The core of your baby's wardrobe should be onesies and sleepers, with more sleepers if the weather is cool.
For the newborn size, I think we ended up with around 7 sleepers and more onesies, which is more than adequate since they spend so little time in this size. We have more 0-3mo. outfits, with probably closer to 15 ourfits and more onesies than that. Most of our clothes were gifts or hand-me-downs.

Last time we ended up doing mostly cloth, so that's the plan this time as well, but I do like to use disposables for travel, or for babysitters who don't like cloth. We started this time by going to a local resale shop and stocking up on covers and prefolds, as well as a few all-in-one diapers (these are more expensive). We spent about $80, then got a few more prefolds and covers as gifts. Some of the smaller covers will only fit until he reaches 13/14lbs, but they can be resold at the same shop, so we can use the trade in value to buy bigger covers! The prefold diapers can be used with bigger covers, so you only need to buy these once. The only caveat is that you will need some smaller inserts or thinner prefolds for just the newborn stage. Some people just use washcloths or the inserts from pocket diapers. Another option is to use disposables until baby reaches about 10lbs and the prefolds with covers fit better.
My husband is not a fan of cloth wipes at all, so we plan to just buy disposable wipes. For the messy diapers, I suggest just rinsing baby off in the sink rather than using 10 wipes to get the job done!
I think that cloth diapering works best if you only have enough diapers to last 2-3 days at the most, that way you won't procrastinate on washing them. The covers can often last through a few changes, so if you have 10 total in each size that should be more than enough. I managed with only 5 covers when Layla was small, but ended up handwashing a cover and using a blowdryer more than a few times!
You also need something to soak dirty diapers in until washing. For this, we got a couple detergent buckets from a neighbor. Since we have 2 bathrooms now, we will have one upstairs and downstairs. Don't waste money on a diaper genie! Any bucket/large container with a lid will work just fine! I like the container or bucket to be small enough that it can be dumped straight into the washer.
A waterproof pad or travel kit for diaper changes is also handy.

Thermometer-This is one item I would buy two of, simply because a high fever can become dangerous quickly for a young baby and you don't want to discover that the battery is dead just as your baby is sick.
Nail clippers-I found that regular ones work fine for a baby. The baby clippers with the plastic guard were actually harder to use because they're so bulky at the top.
Soap-You can use something designed for a baby, my favorite here would be something like Burt's Bees baby wash, or another brand that doesn't have perfumes or sodium laurel/laureth sulfate.
Babies need less soap than you think, and their skin can get dry if you're sudsing them up all the time! I wouldn't use soap on their scalp more than once a week.
Raw coconut oil-This is seriously good for so many things! I used it both as a diaper rash cream and for any cradle cap or dry skin areas. I liked it better than any lotions out there, and it doesn't have any chemicals or scents that your baby could be allergic to. It also absorbs into the skin better than liquid oils, such as olive.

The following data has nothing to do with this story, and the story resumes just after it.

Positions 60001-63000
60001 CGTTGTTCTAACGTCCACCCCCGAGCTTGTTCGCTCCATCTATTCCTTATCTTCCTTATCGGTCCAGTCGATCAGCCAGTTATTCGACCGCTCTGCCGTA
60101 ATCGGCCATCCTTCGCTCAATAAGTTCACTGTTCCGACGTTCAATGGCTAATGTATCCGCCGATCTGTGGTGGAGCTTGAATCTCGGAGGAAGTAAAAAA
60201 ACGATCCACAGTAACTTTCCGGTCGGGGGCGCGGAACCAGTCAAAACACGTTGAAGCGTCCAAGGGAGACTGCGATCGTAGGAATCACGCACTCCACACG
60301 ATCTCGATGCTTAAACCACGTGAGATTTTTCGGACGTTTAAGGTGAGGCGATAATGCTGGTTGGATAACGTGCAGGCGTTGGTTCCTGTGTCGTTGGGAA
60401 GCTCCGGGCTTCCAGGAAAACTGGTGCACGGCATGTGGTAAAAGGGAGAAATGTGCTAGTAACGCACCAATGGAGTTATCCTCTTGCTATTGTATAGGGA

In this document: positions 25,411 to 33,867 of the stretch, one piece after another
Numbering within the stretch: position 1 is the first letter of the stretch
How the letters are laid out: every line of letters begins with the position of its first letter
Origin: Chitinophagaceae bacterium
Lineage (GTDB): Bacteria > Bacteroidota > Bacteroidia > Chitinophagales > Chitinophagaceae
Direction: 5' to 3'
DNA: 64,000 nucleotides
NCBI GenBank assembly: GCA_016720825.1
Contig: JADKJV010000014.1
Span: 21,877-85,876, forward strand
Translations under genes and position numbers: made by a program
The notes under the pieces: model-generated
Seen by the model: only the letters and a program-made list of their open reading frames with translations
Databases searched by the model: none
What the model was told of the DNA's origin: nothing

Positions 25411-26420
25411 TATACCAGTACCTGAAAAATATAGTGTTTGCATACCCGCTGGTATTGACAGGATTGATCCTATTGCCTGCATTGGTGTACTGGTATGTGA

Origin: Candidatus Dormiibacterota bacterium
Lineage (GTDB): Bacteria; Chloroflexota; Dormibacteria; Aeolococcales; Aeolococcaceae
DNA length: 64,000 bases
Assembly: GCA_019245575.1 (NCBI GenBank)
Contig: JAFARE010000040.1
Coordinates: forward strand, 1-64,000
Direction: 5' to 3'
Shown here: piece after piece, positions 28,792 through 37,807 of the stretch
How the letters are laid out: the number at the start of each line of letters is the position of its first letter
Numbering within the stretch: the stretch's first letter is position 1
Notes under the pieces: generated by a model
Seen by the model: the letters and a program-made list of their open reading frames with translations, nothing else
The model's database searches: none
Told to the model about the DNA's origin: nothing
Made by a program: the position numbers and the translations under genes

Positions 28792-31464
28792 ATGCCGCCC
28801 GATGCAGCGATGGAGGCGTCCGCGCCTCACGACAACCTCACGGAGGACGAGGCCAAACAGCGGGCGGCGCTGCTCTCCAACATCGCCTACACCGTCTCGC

A baby bathtub and towels are nice, but not really essential. I did like the thin hooded towels better because our regular towels are really bulky. We got a bathtub for free this time, but if we hadn't, I would have probably skipped getting one.

Last time we had a crib handed down to us, but ended up mostly co-sleeping, so we just got a Pack-n-Play with the bassinet insert this time. It will be right next to our bed, then we will probably move him to his own room once he's 6 mos. old or so. Specifically marketed co-sleepers that attach to an adult sized bed are also nice, but the Pack-n-Play is much cheaper if you end up buying new.

Baby carrier-These are a must, especially if your little one tends more toward being fussy. This time we have a Moby wrap and an Ergo, both of which can be used from birth until at least age 2. The Ergo needs an infant insert if you're using it for a baby under 12lbs. Some people also like slings, but I prefer a carrier that disperses the weight more over my hips and both shoulders evenly. Layla lived in the Moby until she was 2!
Carseat-Don't waste the money on an infant-only seat! Most convertible seats are designed for 5lbs and up, which means you can use a single seat from birth until around age 3. I would just recommend an infant head support for the first 6 mos or so. Carrying a baby in the seat is horrible for your back, and since you should already have a carrier, its easy enough to pop baby in there as soon as you get them out of the seat.
Remember, current recommendations are to keep your baby rear-facing until age 2, and always remove bulky coats or snowsuits before strapping baby in!
Stroller-I would highly recommend buying used again in this category. Strollers are relatively easy to find cheap when they're used, but are quite expensive new. I didn't use one right away, but they are nice for the city dweller who likes to walk to the grocery store with baby and doesn't want to use the carrier while toting several bags of groceries!If you will be storing the stroller in your car, using it on public transit, or flying with it, make sure it is lightweight and folds small enough to handle easily.

If you're breastfeeding, it is still helpful to have a couple bottles and a manual breastpump. Unless your baby will be in someone else's care for quite a few hours each day, you probably don't need to invest in a double-electric pump. However, if your health insurance will pay for one, I highly recommend it!
Pacifiers-Many people have a love-hate relationship with these. I didn't plan to use one with Layla, but when she had doubled her weight in 2mos and still wanted to nurse constantly, it saved my sanity! Some current research also supports pacifier use as beneficial to the breastfeeding relationship. I would definitely say that a pacifier is preferable to a thumb because it is more sanitary, and can be taken away whereas a thumb is always available. Pacifier clips are also handy, but I only liked the ones with a metal clip because the others would never stay attached to baby's clothes.